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April 17, 2018 1:15 AM, EDT

Core Group of Distracted Drivers Reduces Road Safety

Distracted driver David J. Phillip/AP

If you think distracted driving is bad — you’re right. And it’s an issue for professional truck drivers, too.

April is Distracted Driving Awareness month, and several new studies show the problem is getting worse. The findings follow National Safety Council estimates that automotive fatalities in 2017 topped 40,000 for the second consecutive year.

Distracted driving occurred in 36% of trips nationwide over the past six months, up 5% from the same time last year, according to an analysis of 65 million vehicle trips by Cambridge Mobile Telematics.

The rise is due to the prevalence and use of smartphones.

SmartDrive Systems

SmartDrive Systems

“People are more addicted,” said Katherine Wellman, Cambridge vice president of marketing.

And Finder US reported that 45% of all drivers acknowledged they talked on their phone while driving. Older folks generally pay better attention while driving, with 46% of baby boomers saying they concentrated while driving, compared with 38% of Generation Xers and 35% of millennials, according to Finder’s February survey of 2,001 American adults.

Studies have shown that professional drivers are safer drivers than nonprofessionals. Large trucks have an overall crash rate 29% lower than other vehicles, and the number of large truck-involved fatal crashes fell 32% from 1985 to 2015, according to the Federal Motor Carrier Safety Administration. Also, most research studies show that passenger car drivers principally are at fault in about 75% of all fatal truck/car accidents.

Still, distracted driving is a problem for the trucking industry, and a recent study found that a subset of drivers are responsible for much of the bad behavior.

The "SmartIQ Beat Snapshot on Distracted Driving” from SmartDrive Systems found that those drivers that show the most distraction, the worst 25%, are much more likely to engage in dangerous driving behavior.

Driver hands-free

Interstate Van Lines

Those drivers are 87% more likely to drive 10 mph or more over the speed limit, 83% more likely to roll through a stop sign/red light and 36% more likely to be involved in a near collision. They also see an average 6% lower mpg.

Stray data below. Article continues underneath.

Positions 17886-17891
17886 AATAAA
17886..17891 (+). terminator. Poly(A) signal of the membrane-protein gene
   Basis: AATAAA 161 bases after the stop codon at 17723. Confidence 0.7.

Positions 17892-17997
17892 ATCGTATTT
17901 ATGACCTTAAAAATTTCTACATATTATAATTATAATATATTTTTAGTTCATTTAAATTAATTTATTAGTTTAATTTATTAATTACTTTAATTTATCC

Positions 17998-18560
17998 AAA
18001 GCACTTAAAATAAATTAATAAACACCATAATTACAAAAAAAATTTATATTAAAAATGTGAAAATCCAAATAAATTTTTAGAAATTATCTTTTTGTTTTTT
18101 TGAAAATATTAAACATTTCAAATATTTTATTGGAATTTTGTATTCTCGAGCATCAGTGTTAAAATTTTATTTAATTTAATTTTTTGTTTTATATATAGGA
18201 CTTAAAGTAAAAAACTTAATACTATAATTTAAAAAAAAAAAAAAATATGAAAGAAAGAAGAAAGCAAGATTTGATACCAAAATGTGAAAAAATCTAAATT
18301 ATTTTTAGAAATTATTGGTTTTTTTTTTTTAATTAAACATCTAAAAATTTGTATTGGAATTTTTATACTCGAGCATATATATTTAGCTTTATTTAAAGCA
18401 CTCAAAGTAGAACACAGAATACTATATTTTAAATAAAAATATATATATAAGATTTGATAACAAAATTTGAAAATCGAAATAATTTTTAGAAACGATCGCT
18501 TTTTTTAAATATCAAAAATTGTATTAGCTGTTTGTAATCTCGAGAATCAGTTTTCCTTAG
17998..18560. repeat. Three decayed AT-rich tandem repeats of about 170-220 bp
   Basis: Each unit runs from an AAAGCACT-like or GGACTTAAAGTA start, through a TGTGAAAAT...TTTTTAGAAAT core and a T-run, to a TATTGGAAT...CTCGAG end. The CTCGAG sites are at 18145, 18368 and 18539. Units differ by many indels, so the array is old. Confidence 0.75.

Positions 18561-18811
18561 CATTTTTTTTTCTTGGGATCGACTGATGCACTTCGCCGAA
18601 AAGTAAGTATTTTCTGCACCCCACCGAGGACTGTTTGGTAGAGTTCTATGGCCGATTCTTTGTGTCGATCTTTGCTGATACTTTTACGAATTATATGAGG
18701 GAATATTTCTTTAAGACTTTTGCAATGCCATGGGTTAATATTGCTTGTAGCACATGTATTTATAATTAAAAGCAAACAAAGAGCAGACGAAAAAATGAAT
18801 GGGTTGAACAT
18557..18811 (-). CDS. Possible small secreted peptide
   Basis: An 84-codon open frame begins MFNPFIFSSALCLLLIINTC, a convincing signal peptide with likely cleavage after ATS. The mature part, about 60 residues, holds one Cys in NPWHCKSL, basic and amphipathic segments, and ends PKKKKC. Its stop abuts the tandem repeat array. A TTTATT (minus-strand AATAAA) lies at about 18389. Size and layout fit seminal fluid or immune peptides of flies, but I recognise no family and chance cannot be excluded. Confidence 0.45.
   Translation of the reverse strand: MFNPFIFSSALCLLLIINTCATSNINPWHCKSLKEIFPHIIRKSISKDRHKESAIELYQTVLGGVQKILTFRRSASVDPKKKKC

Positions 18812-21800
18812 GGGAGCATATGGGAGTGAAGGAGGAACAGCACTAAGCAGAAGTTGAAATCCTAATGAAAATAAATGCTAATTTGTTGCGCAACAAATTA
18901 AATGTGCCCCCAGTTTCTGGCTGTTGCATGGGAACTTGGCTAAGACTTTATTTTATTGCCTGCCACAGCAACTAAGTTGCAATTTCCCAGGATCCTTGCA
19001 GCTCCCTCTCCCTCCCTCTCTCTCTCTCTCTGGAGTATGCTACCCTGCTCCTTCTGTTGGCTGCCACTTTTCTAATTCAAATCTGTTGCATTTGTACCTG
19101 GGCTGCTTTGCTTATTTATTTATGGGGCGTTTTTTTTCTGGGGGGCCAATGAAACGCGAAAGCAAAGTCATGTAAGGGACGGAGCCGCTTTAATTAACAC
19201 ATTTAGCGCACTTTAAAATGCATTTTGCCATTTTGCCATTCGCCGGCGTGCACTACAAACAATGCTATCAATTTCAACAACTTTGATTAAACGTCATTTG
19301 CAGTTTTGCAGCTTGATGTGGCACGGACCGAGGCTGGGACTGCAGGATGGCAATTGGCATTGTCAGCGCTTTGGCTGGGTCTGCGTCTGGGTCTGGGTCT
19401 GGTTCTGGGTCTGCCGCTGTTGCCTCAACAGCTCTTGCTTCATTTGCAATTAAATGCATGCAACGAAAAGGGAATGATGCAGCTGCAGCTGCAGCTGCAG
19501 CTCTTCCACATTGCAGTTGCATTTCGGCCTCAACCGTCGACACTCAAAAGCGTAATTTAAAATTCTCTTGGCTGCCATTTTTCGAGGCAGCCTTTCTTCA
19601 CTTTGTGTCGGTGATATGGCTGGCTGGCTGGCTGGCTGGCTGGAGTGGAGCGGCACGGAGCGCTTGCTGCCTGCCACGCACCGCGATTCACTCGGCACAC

SmartDrive created the snapshot through an analysis of its database of more than 180 million driving events and accompanying continuous telematics data for the period February 2016 through January 2017. San Diego-based SmartDrive provides video systems and analysis for fleets and drivers.

When analyzing all truck drivers, SmartDrive found that those distracted by mobile devices are at the highest risk for problems compared with drivers distracted by other practices, such as smoking or paperwork.

For instance, truck drivers that have been in at least one collision are 94% more likely to be distracted by talking on a hand-held mobile phone and 85% more likely to be distracted by texting or dialing a mobile phone than their “noncollision” peers.

Also, drivers distracted by mobile phones are three times more likely to exceed the speed limit by 10 mph or more and 2.7 times more likely to ignore a stoplight.

The rising use of phones by truck drivers led FMCSA in 2012 to enact stricter penalties for professional drivers covering cellphone use while driving, including holding, texting, dialing and reaching for the device.

Last year, the civil penalties for these violations rose to a maximum of $14,739 for motor carriers and $3,685 for a driver.

“We’d like to see the regulations that cover professional truck drivers be applied to all drivers nationwide,” said Abigail Potter, manager of safety and occupational health policy at American Trucking Associations. “One uniform standard for all drivers would go a long way to making the roads safer.”